The 20-year-old man, whose nationality was not specified, was walking home when “he was stopped by three German-speaking people who insulted him in a xenophobic manner”, police said.
Two of them then hit him in the face before the third “hit him on the shoulder and ribs with an iron chain”.
The victim fell to the ground and was beaten before his attackers fled. He suffered a broken nose and bruises to his face and upper body, said police who have opened an investigation.
The attack in the Baltic coastal city comes as Germany is reeling from weekend protests by right-wing extremists in the eastern state of Saxony, long a hotspot for xenophobia.
After the fatal stabbing of a German man, 35, allegedly by a Syrian and an Iraqi, thousands of far-right protesters marched in the city of Chemnitz for two straight days, some chasing down people they believed were immigrants.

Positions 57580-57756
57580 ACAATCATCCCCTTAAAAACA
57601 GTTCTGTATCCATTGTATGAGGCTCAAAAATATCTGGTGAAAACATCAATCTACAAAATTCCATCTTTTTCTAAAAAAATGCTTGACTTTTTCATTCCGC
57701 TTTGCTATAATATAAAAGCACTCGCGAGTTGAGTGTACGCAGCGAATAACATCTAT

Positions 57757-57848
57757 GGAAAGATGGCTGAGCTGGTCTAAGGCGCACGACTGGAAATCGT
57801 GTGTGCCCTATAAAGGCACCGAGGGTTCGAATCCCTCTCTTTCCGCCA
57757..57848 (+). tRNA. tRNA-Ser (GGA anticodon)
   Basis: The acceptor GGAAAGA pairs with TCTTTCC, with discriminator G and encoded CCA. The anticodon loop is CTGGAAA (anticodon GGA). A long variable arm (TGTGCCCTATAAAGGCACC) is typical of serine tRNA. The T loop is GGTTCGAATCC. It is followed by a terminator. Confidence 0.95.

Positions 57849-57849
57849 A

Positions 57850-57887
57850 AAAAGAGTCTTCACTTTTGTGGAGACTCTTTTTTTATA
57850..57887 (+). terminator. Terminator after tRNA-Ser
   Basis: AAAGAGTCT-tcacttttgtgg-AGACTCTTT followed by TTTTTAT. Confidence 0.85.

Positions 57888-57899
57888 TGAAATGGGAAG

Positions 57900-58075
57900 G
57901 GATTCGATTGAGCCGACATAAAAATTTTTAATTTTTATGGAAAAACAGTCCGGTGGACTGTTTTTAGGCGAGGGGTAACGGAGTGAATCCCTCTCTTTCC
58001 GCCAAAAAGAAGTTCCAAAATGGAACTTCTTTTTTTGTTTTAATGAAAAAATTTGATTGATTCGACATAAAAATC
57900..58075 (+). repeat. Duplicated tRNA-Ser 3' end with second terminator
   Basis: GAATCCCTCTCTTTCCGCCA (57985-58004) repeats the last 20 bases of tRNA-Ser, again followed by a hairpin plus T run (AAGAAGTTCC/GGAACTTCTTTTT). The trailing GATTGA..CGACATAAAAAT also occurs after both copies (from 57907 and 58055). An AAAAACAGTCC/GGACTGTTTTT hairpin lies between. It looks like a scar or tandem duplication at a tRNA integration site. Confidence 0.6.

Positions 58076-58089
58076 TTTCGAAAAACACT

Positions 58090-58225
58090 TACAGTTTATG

Police reported assaults by extremists against at least three foreigners on Sunday, while investigations were opened in 10 cases of the protesters performing the illegal Hitler salute.
The ugly scenes of mostly white men, many of them extremist football hooligans, hurling abuse at people they deemed to be foreigners, have deeply alarmed Germany.
Saxony has been a stronghold of far-right parties and groups that bitterly oppose Chancellor Angela Merkel for her 2015 decision to keep open German borders to a mass influx of migrants and refugees.